E The Federal Reserve Knew LIBOR Was Exploding In 2007 And Did Nothing

Turns out, based on the chart again, the Fed was way too tight even though it knew that the economy was at risk by simply watching the explosion of the LIBOR rate in 2007. I think the Fed wanted to experiment with the economy and this crash was done on purpose. That is my opinion only.

Yet, economists don't take into account that decisions by the Fed protect the banks first and economy second. And they don't take into account that the Fed keeps rates low to protect the banks, even more so as the new clearing houses for derivatives requires even more bonds as collateral than ever before!

Economists think that the Fed wants banks to make money on higher interest. That used to be true, but it may no longer be central to bank stability.

The Fed clearly has the dual mandate to: 1. protect the banks and 2. to create demand for bonds no matter what the impact on main street.

So, I found myself saying this again to Mr. Hummel, in a way that would move economists to take on the subject of the supply and demand for long bonds:

...Those (treasury) bonds are being hoarded and long bond yields will be pushed down forever by this plan, or conspiracy or whatever you want to call it. Long bonds no longer react to expected measurements. CATO and most economists are blind to this new reality. Supply and demand of bonds in those markets is a worthy topic for economic study yet none of you seem to want to do it. I am not an economist so you are going to have to do it. If you never do it it makes people like me question the veracity of your profession.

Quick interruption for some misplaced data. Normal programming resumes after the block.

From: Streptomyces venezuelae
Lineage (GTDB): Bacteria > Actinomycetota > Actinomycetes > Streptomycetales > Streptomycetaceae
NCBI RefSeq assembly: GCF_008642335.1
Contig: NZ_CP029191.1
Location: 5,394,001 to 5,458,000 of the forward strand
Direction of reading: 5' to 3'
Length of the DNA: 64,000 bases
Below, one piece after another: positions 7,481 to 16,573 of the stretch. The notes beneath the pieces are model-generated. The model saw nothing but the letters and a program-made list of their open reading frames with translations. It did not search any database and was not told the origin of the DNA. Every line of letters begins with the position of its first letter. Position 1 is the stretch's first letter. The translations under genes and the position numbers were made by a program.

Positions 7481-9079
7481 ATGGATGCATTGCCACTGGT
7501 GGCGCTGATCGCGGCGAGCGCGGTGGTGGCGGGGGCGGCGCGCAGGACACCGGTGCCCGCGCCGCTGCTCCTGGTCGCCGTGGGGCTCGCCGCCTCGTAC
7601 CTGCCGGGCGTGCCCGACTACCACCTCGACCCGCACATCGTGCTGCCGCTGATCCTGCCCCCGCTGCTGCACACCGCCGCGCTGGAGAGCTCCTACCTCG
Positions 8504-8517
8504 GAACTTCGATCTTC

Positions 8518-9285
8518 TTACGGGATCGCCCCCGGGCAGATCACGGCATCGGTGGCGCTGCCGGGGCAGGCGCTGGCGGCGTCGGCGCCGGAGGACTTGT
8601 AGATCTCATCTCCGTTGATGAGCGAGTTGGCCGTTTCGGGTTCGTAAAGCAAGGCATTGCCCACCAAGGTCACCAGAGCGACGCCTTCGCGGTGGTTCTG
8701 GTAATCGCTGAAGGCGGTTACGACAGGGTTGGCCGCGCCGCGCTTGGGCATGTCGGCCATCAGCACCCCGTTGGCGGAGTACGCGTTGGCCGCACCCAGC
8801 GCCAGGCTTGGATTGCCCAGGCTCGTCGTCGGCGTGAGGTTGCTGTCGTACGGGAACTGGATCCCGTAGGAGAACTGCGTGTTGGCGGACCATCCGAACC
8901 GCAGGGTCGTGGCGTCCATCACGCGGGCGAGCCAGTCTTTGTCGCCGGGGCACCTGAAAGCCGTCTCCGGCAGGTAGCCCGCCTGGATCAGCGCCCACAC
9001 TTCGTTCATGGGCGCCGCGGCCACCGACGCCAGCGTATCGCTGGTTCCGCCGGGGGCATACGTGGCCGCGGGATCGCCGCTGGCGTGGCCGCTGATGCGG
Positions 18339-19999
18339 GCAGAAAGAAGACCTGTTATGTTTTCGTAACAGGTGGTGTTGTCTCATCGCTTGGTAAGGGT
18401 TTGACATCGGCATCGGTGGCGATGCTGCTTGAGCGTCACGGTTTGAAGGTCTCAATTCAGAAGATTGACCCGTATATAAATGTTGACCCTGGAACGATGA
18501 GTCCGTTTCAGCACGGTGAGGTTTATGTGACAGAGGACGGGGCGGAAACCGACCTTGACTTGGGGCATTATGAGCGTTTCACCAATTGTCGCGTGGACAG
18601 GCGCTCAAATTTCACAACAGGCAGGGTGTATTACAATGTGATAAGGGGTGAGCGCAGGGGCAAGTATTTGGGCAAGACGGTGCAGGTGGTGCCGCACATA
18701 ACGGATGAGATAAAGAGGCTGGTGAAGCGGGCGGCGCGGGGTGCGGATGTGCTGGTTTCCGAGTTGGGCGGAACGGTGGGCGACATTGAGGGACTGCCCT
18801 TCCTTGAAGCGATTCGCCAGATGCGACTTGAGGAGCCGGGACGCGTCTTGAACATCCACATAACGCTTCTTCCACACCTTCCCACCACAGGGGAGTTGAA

It has been said that a nearly a trillion to 4 trillion dollars worth of bonds are needed in the clearing houses for collateral. And then consider that if bonds were to go up in yield  there would be margin calls on the collateral, and even more bonds would have to be hoarded.

The firms who are counter parties don't know interest rates won't likely go up by much, because of actions by the Fed and the demand created for bonds, so they buy extra bonds. The Fed really did it this time. The Fed is (also) in the business of keeping interest rates low, by backing the banks as they bet on low floating LIBOR and pass the fixed swaps rate to the counter parties. Put the two together and you wonder why we will never see strong growth in the economy for as long as we are alive!

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Disclosure: I am not an investment counselor nor am I an attorney so my views are not to be considered investment advice.

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